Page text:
Athens, May 27, 2016/Independent Balkan News Agency
By Spiros Sideris
The most important finding from the 20-year excavations at ancient Stageira was announced in Thessaloniki in front of hundreds of aristotelistes of the leading global scientific community: The tomb of Aristotle, which has been preserved for 2400 years at his birthplace.
Many years of research leaves little doubt about the great importance of the tomb, which can now be matched to the Stageiritis philosopher.
Both archaeological evidence and old literary sources converge on the view that the domed building and the altar on a marble floor, which was revealed by excavations in the ancient city in 1996, belongs to the Hellenistic era and can only be the tomb and monument of Aristotle.
A funerary monument where the Stageiritis transported and deposited the ashes of the philosopher in Chalkida, immediately after his death, honored him as a hero, savior, legislator and second “founder” of the city, given that with his own mediation in Philip Stagira were refounded (340 p .g), having been destroyed by the king in 349 BC.
The official announcement for the tomb of Aristotle was made by Doctor of classical archeology Kostas Sismanidis, who has done excavations in the archaeological site of Stagira and was head of the 16th Ephorate of Prehistoric and Classical Antiquities.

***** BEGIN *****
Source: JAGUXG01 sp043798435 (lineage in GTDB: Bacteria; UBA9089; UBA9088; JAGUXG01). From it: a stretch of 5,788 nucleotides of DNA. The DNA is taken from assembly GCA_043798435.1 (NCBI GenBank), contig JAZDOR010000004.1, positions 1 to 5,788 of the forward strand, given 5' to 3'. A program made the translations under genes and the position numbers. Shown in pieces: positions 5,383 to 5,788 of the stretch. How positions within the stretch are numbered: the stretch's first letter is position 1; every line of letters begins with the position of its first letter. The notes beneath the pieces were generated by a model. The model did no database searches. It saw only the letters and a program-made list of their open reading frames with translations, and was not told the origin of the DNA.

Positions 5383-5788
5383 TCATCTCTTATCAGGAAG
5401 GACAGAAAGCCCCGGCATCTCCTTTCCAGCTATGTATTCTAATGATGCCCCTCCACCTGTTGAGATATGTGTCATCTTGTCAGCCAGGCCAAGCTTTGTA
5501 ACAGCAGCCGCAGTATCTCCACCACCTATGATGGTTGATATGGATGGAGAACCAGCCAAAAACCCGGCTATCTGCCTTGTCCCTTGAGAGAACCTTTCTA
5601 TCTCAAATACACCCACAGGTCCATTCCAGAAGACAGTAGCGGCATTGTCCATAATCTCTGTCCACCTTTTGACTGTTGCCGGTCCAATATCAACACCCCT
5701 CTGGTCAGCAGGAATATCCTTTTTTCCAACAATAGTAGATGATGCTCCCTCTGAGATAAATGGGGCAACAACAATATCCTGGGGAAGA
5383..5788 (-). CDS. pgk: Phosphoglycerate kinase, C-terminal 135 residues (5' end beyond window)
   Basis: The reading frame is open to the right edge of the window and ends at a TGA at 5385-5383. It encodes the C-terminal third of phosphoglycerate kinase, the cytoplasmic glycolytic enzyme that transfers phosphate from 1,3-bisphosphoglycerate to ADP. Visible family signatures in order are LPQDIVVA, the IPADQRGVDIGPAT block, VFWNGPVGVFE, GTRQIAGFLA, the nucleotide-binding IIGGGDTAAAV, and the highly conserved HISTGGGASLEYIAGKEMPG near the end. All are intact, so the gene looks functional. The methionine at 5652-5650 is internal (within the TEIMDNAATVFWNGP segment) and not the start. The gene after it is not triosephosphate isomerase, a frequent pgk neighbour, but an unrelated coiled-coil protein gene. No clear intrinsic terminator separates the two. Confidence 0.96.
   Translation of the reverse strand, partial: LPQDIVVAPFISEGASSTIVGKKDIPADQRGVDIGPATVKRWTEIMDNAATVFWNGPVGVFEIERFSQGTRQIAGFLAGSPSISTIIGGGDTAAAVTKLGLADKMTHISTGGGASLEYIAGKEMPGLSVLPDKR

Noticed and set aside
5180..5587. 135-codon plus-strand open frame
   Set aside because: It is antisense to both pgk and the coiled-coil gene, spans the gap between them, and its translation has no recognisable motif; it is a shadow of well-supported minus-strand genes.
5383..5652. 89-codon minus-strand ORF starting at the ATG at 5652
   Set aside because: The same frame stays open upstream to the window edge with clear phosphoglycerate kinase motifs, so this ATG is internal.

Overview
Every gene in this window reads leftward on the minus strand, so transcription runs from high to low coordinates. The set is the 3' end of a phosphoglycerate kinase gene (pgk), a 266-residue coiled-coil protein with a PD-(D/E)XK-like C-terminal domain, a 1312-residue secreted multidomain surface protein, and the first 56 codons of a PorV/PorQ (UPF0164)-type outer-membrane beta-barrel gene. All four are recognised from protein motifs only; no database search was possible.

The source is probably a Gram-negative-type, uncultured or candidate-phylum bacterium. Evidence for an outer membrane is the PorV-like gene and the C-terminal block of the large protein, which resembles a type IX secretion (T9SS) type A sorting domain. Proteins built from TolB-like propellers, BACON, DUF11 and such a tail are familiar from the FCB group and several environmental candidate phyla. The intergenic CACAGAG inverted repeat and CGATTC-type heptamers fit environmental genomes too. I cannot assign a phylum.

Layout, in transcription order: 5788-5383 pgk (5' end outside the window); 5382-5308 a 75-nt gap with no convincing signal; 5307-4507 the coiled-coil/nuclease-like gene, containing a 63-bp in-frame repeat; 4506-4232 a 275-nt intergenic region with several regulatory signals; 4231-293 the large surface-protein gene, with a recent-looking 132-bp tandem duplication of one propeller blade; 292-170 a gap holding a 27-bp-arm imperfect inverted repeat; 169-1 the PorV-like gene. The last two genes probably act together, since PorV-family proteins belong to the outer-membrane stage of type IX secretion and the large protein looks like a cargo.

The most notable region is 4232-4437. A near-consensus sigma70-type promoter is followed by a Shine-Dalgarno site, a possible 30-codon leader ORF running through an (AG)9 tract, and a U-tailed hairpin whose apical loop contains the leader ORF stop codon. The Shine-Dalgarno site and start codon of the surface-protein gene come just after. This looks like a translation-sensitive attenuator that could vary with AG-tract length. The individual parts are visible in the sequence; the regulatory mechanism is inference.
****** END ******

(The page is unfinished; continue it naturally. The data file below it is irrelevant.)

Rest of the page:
The announcement is part of the World Congress on Aristotle, which is being carried out these days in Thessaloniki on the occasion of the 2400 years since his birth.
“We don’t have proof but rather very strong indications – that almost reach certainty. The location where the edifice was built in the city is close to the market (in contrast to the norm), with panoramic views in all directions. The era of its construction is at the very beginning of the Hellenistic period. The incompatible for other uses shape. Its public nature of the great rush for its construction, with quality, but diverse building material that was reused. The existence of an altar on a square floor. All these lead to the conclusion that the preserved building was the vaulted tomb of Aristotle”, K. Sismanidis said.
The funerary structure was detected between the 5th century gallery and the ancient temple of Zeus Sotiros and Athena Sotiras (6th century BC), between the archaic and classical city on the “Liotopi” peninsula.
The vaulted top view (about 10 meters), its shape, the existence of a marble rectangular floor with a blank surface-altar (1,30×1,70 m.) had much trouble the researcher archaeologist, as it precisely surrounds a square Byzantine tower.
The building had a roof with tiles from the Royal pottery, affirming its public character.